I moved into a small rental last year and much to my dismay my landlord would not allow my Maye to come live with me. This broke my heart as she was my very best friend. It was hard to say goodbye, so I didn' daughter did it for me and my CNA found her a very good home with a loving family, 25 acres of farm land, 2 teenagers a dog trainer and a beagle named Snoopy. I was devastated, so lost without her and felt so unprotected. Nobody would enter the property with her by the door or on her runner. She saved me from 2 burglaries, and 3 serious diabetic seizures. She was most certainly a canine spirit I will never ever forget and most likely will see again when we cross through heavens gates.

    This past Christmas I was bound and determined to find a pet of some kind. I've had birds before, mainly parakeets, but have had canaries and finches as well, breeding Zebras for about over 1 year, but because the clutches were weak and the parents just were not brooding well, I sold them and gave up. It broke my heart to see the babies not make it, and being inexperienced I felt it my fault.

    Time has rolled by, years passed really since and I became determined to fill a void in my heart some how. So, this past Christmas Day my grand-kids and daughter came for Holiday dinner and gift exchange. After it was all over my grandson went outside as I was in my kitchen. He called me to come to my living room and because I have to use a walker, I was slow getting to him. (Grandma was slow, but she was old....get it???? hahahh)and he was becoming extremely disgruntled with me, so he grabbed my hand requesting my presence quicker than I could high step. I turned the corner and there sat the smallest, prettiest bright orange cheek, tiny Zebra striped tailed male Finch I've ever seen. When I sat down by him he was startled and was quiet for nearly 1/2 hour but as my grandson talked to him, he started his "warbling" little by little. He was absolutely what I needed to keep me company! I am so thrilled with him and named him Jorgie that afternoon. I've watched him change almost daily, his feathers change color (breast from pure white to brownish grey)as well as watched him grow larger and now has lost and already grown all new, pretty fresh feathers. He is stunning!! He's not a finicky eater, loves his seed of course. I had to pick the Millet off the stem for him at first as he didn't know what to do with it but now, the little porker knows exactly how to eat it, when and even where to spit out the hull. lol! He likes boiled egg +shell finely chopped, apple chopped, nutri-grain bar pieces (small tiny pieces-1/2"= 2 times a week-I crumble and separate in smaller dish), apple and or banana rolled in peanut butter and seed, wheat toast crumbs, applesauce and yogurt mix-1/2 teaspoon-2 times a week-I found it helps him when his bowels get loose as it puts the good bacteria back he's lost and the applesauce helps "stiffen" with the natural pectin. I try new things, as well as his honey-treated seeds I give him once a week. I just don't want him to become obese nor do I want to harm or poison him. I read quite a bit about them, and that is how I found your blog. I'm searching for a larger cage and a female mate. Currently he is his best friend. I put a mirror in between the locking parts of his cage and he sits and talks to himself as well as plays, kisses, and dances. He's a corker, but he's my little corker and friend and I'm so thankful to have him bless my world as he does.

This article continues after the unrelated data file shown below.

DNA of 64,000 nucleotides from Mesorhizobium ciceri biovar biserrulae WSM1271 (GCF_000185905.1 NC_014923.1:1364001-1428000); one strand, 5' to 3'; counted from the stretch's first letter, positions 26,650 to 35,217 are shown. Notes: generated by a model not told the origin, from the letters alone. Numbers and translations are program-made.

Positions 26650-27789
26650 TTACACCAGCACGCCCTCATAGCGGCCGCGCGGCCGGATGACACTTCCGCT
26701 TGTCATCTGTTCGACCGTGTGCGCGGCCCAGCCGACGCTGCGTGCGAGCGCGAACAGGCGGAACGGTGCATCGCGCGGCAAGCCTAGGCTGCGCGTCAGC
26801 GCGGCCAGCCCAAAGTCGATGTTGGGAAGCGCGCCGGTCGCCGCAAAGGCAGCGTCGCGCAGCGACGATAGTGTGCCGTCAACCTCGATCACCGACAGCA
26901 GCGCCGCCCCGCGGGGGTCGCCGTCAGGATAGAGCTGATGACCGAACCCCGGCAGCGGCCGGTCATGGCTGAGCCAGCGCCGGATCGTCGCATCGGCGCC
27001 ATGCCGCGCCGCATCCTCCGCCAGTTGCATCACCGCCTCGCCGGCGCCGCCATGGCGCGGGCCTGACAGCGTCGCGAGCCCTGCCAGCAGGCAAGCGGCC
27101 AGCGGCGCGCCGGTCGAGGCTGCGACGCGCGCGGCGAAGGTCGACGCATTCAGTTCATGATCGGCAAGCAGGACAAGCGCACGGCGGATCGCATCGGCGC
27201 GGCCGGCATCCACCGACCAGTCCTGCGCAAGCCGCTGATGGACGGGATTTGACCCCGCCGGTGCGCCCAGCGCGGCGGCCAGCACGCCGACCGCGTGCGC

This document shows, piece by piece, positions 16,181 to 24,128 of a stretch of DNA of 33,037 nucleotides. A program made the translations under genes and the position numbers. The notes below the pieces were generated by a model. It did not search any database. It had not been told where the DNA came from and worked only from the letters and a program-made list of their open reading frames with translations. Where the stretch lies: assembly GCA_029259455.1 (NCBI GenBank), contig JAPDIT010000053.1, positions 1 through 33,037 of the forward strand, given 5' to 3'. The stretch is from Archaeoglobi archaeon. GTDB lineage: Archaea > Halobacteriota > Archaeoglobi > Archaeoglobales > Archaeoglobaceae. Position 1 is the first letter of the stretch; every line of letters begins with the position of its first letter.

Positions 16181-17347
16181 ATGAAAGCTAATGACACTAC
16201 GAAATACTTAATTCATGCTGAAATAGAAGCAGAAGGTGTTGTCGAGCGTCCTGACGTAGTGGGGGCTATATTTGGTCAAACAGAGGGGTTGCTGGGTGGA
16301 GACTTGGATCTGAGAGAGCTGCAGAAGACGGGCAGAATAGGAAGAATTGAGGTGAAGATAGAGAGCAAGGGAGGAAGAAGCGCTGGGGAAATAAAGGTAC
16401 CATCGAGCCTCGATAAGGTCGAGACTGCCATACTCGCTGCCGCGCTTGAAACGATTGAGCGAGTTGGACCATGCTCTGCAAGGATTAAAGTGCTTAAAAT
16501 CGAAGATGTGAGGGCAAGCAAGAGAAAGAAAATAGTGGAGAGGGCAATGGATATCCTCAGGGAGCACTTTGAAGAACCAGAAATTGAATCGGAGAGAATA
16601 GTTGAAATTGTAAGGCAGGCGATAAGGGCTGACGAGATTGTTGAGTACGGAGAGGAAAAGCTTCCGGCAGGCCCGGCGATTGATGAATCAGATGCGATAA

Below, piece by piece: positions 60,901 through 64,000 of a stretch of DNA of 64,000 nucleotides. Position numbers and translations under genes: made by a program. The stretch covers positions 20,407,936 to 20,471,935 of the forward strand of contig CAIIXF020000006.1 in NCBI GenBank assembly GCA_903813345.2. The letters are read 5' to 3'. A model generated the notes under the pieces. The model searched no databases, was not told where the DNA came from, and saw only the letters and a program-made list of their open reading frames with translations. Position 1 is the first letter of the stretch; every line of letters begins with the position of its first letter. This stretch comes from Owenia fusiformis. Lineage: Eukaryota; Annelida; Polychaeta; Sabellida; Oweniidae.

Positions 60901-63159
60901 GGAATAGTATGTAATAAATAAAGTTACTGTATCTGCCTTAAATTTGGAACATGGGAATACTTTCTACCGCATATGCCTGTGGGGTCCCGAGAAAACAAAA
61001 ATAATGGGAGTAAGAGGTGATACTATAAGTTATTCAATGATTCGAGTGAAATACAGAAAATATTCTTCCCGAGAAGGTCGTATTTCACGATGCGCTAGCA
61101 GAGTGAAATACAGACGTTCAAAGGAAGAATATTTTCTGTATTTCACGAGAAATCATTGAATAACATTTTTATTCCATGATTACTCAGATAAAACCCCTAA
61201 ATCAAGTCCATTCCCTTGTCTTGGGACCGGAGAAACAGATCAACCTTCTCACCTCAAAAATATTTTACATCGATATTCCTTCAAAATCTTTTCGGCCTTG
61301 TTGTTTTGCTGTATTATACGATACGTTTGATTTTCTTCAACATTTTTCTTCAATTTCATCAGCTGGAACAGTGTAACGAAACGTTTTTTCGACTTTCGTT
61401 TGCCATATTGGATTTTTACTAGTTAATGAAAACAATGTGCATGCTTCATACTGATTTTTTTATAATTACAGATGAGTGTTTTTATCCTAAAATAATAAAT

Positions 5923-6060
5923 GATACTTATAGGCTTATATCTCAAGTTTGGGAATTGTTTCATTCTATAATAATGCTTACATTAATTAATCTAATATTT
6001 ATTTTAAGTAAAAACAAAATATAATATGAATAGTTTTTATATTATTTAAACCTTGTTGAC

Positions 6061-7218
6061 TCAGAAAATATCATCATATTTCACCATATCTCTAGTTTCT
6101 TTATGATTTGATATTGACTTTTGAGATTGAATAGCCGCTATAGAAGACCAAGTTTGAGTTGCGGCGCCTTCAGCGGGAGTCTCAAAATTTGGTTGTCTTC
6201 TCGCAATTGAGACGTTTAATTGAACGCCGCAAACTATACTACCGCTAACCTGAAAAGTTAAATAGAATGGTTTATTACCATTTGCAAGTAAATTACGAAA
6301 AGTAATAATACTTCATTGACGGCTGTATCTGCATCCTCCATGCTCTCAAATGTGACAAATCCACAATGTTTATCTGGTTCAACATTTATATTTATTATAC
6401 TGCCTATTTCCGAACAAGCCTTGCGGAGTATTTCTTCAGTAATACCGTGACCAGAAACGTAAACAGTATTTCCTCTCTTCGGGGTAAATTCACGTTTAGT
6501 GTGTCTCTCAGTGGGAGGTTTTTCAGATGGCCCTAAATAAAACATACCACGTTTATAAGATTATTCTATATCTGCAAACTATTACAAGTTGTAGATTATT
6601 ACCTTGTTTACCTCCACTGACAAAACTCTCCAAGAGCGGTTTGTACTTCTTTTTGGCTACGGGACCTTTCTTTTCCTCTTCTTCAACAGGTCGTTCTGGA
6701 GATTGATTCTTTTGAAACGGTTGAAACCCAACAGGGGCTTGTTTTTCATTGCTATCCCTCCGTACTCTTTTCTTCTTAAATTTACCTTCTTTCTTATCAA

Thanks for reading. I do hope to check back from time to time and find more info. Thanks again.

    Jaynie Keets